During the week preceding the elections, the advertisements aired in 36 congressional districts randomly selected from a group of 206 congressional districts. This sample included all congressional races where an incumbent was running for reelection against at least one challenger. Researchers only considered congressional districts where the race included candidates from the two major political parties and excluded very competitive races and districts where data on prior Latinx voting rates was unavailable. They also excluded congressional districts near Los Angeles and New York City due to the high cost of advertising in these areas.
Researchers purchased airtime from stations that reached a Spanish-speaking audience. The amount of advertising time purchased varied in each district. Districts were exposed to 50, 75, or 100 gross ratings points (GRPs) of advertising, depending on each individual district’s cost per GRP. GRPs are used to measure the size of an advertisement’s audience and factor in both the reach (the percentage of the target population that has heard the ad at least once) and frequency (the number of times the audience is hears the ad) of an advertisement. The stations played the ads during peak listening times during morning and evening rush hour, as well as during the day and on the weekend.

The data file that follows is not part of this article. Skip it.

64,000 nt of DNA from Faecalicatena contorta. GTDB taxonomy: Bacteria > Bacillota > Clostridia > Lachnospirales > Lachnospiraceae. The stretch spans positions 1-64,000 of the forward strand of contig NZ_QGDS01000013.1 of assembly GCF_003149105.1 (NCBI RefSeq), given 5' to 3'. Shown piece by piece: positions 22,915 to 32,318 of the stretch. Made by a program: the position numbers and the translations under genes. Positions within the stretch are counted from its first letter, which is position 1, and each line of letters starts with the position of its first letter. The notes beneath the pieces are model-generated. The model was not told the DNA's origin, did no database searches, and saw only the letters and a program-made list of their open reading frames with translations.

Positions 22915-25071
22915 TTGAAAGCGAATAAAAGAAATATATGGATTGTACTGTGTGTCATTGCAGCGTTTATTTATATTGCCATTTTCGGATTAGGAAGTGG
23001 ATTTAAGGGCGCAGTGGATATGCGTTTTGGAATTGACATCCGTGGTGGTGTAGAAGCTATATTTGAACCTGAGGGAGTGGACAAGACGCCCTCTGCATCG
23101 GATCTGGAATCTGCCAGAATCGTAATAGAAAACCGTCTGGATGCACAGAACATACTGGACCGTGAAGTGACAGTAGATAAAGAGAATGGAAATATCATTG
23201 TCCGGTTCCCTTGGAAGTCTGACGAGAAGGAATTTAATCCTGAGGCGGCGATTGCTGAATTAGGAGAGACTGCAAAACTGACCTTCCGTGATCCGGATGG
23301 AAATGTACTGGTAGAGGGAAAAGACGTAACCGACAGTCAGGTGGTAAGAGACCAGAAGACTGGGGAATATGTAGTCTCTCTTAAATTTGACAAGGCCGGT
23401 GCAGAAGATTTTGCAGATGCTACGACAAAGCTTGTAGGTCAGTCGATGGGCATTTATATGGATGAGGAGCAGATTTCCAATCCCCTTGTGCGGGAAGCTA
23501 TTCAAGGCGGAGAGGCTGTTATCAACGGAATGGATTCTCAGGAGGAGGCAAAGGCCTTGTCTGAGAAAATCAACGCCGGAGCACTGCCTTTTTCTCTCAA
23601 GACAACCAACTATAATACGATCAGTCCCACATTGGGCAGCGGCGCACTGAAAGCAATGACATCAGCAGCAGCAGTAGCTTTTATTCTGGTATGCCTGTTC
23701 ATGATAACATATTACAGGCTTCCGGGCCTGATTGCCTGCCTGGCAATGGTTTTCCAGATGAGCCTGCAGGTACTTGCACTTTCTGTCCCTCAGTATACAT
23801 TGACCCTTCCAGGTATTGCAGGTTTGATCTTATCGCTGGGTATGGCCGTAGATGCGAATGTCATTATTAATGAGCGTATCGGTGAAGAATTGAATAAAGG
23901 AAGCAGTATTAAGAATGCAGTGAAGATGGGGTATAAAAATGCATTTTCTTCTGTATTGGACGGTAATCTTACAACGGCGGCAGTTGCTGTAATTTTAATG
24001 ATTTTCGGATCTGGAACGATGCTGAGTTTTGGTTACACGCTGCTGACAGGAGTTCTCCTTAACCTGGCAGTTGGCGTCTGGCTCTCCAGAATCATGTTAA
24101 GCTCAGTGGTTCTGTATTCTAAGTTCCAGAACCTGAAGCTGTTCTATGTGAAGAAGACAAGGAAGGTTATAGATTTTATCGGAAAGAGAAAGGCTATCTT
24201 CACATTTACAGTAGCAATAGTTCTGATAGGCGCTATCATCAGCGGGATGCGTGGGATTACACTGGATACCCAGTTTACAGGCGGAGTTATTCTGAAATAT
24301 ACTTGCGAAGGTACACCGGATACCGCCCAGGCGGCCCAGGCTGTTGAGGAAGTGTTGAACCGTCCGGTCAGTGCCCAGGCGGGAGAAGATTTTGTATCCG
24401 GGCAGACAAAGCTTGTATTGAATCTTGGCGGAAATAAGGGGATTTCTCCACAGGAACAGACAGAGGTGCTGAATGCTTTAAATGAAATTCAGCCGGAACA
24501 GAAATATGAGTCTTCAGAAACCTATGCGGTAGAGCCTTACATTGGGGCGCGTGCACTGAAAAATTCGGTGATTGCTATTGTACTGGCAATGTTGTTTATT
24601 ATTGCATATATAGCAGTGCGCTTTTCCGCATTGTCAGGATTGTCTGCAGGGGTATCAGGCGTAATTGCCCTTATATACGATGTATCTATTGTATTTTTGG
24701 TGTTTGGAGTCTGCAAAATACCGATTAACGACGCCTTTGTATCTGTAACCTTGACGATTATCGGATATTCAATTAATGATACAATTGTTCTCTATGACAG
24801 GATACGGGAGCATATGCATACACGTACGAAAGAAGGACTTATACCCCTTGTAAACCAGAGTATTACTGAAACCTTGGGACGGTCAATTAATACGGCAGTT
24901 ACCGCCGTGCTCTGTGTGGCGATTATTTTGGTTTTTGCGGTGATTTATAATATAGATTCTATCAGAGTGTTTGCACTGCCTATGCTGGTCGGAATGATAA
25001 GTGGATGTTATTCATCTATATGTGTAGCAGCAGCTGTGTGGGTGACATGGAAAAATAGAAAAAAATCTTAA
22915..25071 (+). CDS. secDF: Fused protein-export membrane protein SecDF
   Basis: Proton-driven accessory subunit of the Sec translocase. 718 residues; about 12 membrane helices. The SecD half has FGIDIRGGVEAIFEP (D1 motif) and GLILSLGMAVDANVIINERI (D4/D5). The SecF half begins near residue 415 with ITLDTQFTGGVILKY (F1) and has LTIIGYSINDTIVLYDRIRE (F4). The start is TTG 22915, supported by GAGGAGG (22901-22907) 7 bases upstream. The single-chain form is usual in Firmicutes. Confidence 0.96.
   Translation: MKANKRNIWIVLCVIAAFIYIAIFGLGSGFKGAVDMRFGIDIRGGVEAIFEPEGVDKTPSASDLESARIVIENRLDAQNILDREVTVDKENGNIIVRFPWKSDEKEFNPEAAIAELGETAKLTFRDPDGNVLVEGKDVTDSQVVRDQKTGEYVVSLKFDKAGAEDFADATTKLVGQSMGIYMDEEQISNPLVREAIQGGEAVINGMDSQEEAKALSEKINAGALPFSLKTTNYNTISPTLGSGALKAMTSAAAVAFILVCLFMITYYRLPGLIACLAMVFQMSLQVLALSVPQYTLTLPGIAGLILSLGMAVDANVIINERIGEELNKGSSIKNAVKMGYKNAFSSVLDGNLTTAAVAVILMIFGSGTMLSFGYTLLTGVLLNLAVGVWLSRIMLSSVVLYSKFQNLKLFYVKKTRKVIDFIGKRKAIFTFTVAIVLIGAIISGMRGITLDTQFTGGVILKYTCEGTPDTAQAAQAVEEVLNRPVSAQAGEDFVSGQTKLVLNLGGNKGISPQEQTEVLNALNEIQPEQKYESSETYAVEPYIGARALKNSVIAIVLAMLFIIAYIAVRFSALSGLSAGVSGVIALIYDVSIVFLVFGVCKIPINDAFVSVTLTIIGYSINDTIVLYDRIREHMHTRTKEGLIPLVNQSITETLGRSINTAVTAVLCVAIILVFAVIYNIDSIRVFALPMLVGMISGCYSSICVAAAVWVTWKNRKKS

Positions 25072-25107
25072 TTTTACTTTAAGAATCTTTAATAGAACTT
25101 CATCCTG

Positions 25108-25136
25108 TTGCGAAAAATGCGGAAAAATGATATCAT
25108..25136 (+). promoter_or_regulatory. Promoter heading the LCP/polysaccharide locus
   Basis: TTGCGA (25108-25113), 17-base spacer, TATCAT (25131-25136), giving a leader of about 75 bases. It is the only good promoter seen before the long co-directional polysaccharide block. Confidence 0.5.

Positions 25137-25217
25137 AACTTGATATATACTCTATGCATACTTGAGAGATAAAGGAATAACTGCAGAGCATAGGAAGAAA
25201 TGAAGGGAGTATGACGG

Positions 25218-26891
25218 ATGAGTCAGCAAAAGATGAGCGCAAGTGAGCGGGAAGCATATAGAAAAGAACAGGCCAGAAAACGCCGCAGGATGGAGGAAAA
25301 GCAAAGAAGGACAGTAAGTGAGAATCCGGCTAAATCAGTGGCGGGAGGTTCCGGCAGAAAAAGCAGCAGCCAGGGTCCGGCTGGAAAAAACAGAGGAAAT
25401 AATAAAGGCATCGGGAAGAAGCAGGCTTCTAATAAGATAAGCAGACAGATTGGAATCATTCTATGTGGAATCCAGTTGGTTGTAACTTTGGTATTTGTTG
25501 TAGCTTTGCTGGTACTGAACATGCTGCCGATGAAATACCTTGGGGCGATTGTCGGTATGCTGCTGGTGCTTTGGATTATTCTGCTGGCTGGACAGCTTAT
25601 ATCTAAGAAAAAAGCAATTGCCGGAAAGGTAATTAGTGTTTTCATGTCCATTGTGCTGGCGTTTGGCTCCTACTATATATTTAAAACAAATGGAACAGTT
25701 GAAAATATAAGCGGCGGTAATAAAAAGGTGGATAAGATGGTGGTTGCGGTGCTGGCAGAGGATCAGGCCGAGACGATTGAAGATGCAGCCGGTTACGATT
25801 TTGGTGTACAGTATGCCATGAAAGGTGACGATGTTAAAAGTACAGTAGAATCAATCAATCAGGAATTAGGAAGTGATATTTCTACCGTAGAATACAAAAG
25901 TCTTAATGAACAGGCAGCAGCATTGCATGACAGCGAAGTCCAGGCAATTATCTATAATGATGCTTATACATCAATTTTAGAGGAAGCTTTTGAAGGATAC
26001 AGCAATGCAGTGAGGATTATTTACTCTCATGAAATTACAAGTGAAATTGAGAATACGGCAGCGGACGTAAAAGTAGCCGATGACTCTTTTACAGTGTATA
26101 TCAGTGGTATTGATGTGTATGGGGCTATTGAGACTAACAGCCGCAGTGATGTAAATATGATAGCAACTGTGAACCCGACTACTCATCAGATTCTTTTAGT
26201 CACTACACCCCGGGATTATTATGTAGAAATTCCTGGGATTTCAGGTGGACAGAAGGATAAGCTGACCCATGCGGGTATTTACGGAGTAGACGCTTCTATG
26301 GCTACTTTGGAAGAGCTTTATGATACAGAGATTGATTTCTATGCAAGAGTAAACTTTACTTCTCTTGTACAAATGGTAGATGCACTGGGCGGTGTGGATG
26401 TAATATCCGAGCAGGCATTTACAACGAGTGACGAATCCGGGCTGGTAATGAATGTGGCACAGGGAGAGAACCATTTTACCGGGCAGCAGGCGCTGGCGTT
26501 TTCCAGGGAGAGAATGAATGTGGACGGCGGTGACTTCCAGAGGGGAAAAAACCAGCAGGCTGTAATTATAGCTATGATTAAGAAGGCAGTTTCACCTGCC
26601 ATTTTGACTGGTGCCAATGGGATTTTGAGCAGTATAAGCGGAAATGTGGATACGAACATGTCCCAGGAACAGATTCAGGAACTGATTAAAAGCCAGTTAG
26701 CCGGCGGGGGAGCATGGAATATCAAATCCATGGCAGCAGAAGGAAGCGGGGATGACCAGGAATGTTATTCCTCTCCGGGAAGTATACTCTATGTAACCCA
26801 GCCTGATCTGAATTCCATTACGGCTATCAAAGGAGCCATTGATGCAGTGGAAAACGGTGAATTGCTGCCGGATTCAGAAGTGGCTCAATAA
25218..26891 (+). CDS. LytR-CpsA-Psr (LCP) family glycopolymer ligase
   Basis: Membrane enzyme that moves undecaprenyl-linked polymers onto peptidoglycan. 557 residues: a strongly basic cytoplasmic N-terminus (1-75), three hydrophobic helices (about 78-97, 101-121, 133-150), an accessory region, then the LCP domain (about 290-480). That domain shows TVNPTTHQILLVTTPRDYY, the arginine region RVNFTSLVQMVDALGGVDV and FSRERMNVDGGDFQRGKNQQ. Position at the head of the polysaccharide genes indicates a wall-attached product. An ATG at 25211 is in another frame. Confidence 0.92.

Following the elections, researchers examined voter registries and obtained verified voting histories for Latinx voters in each district to create district-level voter turnout percentages.
Results and policy lessons
The Spanish-language radio advertisements significantly increased the Latinx voting rate in the 36 congressional districts where they aired. Researchers found that purchasing 100 GRPs (the maximum amount purchased per district) of advertising raised Latinx voter turnout in the 2006 congressional elections by 4.3 percentage points on average. The overall Latinx voting rate across all 206 congressional districts in the sample was 34.5 percent.
The presence of these radio ads could potentially increase the voting rate of other ethnic and racial groups, since any person with a radio, Latinx or not, could listen to the ads. However, media research shows that non-Latinx audiences listen to very little Spanish-language radio. Researchers found no relationship between the ads and voter turnout among other ethnic groups, confirming that only the target audience responded to the ads.
The campaign spent approximately $9 in advertising for each additional Latinx voter. Compared to door-to-door, mail, and phone campaigns, which previous research has shown must spend $30, $60, and $100, respectively, per additional voter, the radio ads were a cost-effective means of increasing voter turnout.
Panagopoulos, Costas, and Donald P. Green. 2011. "Spanish-language Radio Advertisements and Latino Voter Turnout in the 2006 Congressional Elections: Field Experimental Evidence." Political Research Quarterly 64(3): 588-599.